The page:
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Upscale homemade sauces make the perfect topping

  • Contra Costa Times
  • Published Wednesday, May 16, 2012, at 8:49 a.m.
  • Updated Wednesday, May 16, 2012, at 9:01 a.m.

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Enter our recipe contest to win Hank Williams Jr. tickets

We’re collecting readers’ favorite grilling and barbecuing recipes for The Wichita Eagle Ribfest Recipe Contest, and Wednesday is the last day to enter.

•  How to enter: Click on the link under “Editors’ Picks” at Kansas.com to access the contest, where you can submit a complete original or adapted grilling or barbecue recipe by 10 a.m. Wednesday.

•  Grand prize: One winner, selected by random drawing, will win loge box tickets for four to country star Hank Williams Jr.’s concert, 7:30 p.m. Saturday at Intrust Bank Arena. He or she also will win a pair of tickets to Ribfest and will be invited to be an official Ribfest judge. Ribfest judging is 4 p.m. Thursday in Lot D, a city-managed parking lot east of Intrust Bank Arena at 777 E. Waterman. If the winner is unable to attend the Ribfest judging, a second random drawing will take place to select a new judge.

The first 10 people to enter and 10 randomly selected entrants will win a pair of tickets to Ribfest, Thursday-Saturday.

Find complete rules and details at Kansas.com.

If you go

Wichita Ribfest

What: A rib-tasting and music event put on by Intrust Bank Arena

When: 11 a.m. to 11 p.m. Thursday-Saturday

Where: City Lot D, 777 E. Waterman

How much: Gate admission is $4, free for children 12 and under. Half-price admission is available from 11 a.m. to 2 p.m. Thursday and Friday. Admission is free with a Wichita River Festival button. Food costs extra.

See Friday’s GO! section for more about the event.

APRICOT BOURBON MUSTARD

Makes four 6-ounce jars.

The better the bourbon, the better the mustard. Adapted by Eden Israel from “Gifts Cooks Love” by Diane Morgan (Sur La Table, 2010).

1 cup brown mustard seeds

1 cup bourbon

1 cup water

1 cup packed, chopped dried apricots

5 tablespoons cider vinegar

5 tablespoons honey

1 tablespoon kosher salt

Put the mustard seeds in a bowl, pour in bourbon and water, and soak overnight.

Add the apricots and soak for another 12 hours.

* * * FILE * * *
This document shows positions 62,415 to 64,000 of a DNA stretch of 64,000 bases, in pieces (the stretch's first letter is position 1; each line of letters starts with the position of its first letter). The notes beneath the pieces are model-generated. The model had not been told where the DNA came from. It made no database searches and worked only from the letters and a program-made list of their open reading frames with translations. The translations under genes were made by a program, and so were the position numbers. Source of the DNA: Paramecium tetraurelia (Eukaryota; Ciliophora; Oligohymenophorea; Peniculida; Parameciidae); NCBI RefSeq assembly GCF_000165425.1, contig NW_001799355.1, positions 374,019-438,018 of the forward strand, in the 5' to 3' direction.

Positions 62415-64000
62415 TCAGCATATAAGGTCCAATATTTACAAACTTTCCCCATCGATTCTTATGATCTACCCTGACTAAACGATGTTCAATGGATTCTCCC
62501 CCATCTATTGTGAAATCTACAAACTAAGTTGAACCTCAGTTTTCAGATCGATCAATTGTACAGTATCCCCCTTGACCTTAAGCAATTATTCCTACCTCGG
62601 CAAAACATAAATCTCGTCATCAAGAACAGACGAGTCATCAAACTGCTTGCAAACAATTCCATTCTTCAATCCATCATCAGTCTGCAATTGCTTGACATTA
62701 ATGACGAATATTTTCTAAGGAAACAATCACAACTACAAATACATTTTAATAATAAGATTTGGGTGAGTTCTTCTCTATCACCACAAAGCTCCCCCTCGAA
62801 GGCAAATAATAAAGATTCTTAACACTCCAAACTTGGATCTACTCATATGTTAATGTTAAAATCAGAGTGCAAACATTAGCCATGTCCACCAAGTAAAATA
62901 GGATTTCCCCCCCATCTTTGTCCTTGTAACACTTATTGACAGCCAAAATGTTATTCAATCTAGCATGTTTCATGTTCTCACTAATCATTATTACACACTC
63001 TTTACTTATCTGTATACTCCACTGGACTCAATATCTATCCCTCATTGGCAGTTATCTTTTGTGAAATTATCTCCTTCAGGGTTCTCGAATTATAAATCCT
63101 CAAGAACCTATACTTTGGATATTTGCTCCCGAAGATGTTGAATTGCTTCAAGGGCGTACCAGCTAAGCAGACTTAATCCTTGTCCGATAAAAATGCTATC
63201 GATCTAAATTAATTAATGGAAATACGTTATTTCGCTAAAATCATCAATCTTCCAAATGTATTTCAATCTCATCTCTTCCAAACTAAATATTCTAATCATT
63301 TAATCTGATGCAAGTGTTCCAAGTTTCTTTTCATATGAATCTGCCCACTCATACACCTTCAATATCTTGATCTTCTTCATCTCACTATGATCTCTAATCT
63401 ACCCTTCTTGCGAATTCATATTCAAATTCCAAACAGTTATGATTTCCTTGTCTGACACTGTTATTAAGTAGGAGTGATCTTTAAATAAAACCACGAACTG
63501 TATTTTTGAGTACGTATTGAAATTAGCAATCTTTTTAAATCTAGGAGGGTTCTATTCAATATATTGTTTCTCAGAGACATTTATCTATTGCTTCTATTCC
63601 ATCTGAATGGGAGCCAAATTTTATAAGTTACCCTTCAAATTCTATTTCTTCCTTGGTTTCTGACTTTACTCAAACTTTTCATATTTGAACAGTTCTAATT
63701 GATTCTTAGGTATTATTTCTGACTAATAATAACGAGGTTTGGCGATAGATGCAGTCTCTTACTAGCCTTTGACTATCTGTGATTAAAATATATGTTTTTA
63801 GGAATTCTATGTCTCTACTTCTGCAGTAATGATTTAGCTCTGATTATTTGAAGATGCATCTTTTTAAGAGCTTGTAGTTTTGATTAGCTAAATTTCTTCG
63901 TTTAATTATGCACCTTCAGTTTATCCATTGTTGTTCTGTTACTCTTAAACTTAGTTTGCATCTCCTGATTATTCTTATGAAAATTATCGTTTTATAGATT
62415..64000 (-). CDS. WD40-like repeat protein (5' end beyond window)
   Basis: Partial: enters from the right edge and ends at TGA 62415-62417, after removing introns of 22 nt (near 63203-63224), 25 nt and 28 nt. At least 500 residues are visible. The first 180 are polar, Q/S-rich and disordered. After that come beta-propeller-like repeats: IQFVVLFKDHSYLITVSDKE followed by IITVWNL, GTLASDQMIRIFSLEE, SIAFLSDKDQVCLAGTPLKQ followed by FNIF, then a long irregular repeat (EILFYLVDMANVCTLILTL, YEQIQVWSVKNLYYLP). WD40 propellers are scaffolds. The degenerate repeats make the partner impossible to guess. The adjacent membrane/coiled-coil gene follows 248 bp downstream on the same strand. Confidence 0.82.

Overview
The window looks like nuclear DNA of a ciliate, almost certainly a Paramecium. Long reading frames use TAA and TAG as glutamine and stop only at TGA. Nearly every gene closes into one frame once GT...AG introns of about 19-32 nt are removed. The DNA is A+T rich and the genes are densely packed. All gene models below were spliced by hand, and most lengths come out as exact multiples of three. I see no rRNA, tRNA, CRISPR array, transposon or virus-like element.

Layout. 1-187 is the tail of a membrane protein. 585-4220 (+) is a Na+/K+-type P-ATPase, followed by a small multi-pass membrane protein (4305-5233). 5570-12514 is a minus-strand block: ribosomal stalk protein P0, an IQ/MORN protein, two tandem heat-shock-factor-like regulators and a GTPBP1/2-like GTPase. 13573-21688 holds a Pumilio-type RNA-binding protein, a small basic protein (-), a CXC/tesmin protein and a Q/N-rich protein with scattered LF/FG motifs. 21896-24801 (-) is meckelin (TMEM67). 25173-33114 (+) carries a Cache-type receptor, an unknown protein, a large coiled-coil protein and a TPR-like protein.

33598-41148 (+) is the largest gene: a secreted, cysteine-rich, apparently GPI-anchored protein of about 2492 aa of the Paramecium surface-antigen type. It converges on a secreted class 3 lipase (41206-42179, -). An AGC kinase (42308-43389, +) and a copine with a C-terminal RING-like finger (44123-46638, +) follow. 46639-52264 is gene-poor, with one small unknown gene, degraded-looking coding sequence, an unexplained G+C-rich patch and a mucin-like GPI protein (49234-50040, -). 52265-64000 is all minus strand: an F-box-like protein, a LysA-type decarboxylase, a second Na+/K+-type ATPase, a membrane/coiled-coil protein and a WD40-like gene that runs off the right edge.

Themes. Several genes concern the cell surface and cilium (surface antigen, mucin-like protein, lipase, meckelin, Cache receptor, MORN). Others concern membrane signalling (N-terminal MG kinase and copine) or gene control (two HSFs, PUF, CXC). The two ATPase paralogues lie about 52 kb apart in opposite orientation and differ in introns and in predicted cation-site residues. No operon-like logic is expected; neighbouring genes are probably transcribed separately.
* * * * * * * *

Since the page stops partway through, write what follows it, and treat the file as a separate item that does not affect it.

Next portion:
Strain mixture and reserve liquid.

In a food processor, pulse all ingredients to desired consistency, adding remaining liquid as needed.

Distribute among clean jars, wiping rims and securing lids. Best refrigerated for at least 2 weeks to allow the flavors to develop and mature. It will thicken as it sits. Keeps up to 3 months.

THE WICHITA EAGLE — May 16, 2012

MALT VINEGAR AIOLI

Makes 2 cups.

This recipe comes from Michael Dotson, chef at the Martins West Gastropub in California.

1 teaspoon Dijon mustard

1 tablespoon lemon juice

1 teaspoon minced garlic

1 teaspoon salt

Pinch freshly ground black pepper

3 egg yolks

1 cup canola oil

1 cup fruity olive oil

2 tablespoons malt vinegar

Make sure all ingredients are room temperature before beginning.

Place the mustard, lemon juice, garlic, salt, pepper and egg yolks in a bowl. Place the bowl on top of a towel to stabilize it, and slowly whisk in the canola and then the olive oil in a thin steady stream.

Once the mixture reaches a thick mayonnaise consistency, add malt vinegar and adjust seasoning, if needed.

THE WICHITA EAGLE — May 16, 2012

LB STEAK SAUCE

Makes 2 1/2 cups.

This recipe comes from Ryan Ellison, chef at LB Steak in California.

1 cup ketchup

1/3 cup brown sugar

1/4 cup chopped yellow onion

1/2 cup water

1/4 cup lemon juice

1/4 cup Worcestershire sauce

1 clove crushed garlic

1/4 cup white vinegar

2 tablespoons low-sodium soy sauce

2 tablespoons molasses

1 tablespoon Dijon mustard

1/2 teaspoon paprika

1/2 teaspoon ancho chili powder

In a large saucepan, combine all the ingredients and bring to a simmer. Cook until thick, 30 to 45 minutes.

Pour the sauce into a blender and blend till smooth. Season if needed with salt and pepper. For a finer, smoother sauce push it through a fine-mesh sieve with a spatula. Store in refrigerator.

THE WICHITA EAGLE — May 16, 2012

MANGO MINT DIPPING SAUCE

Makes about 1 1/2 cups.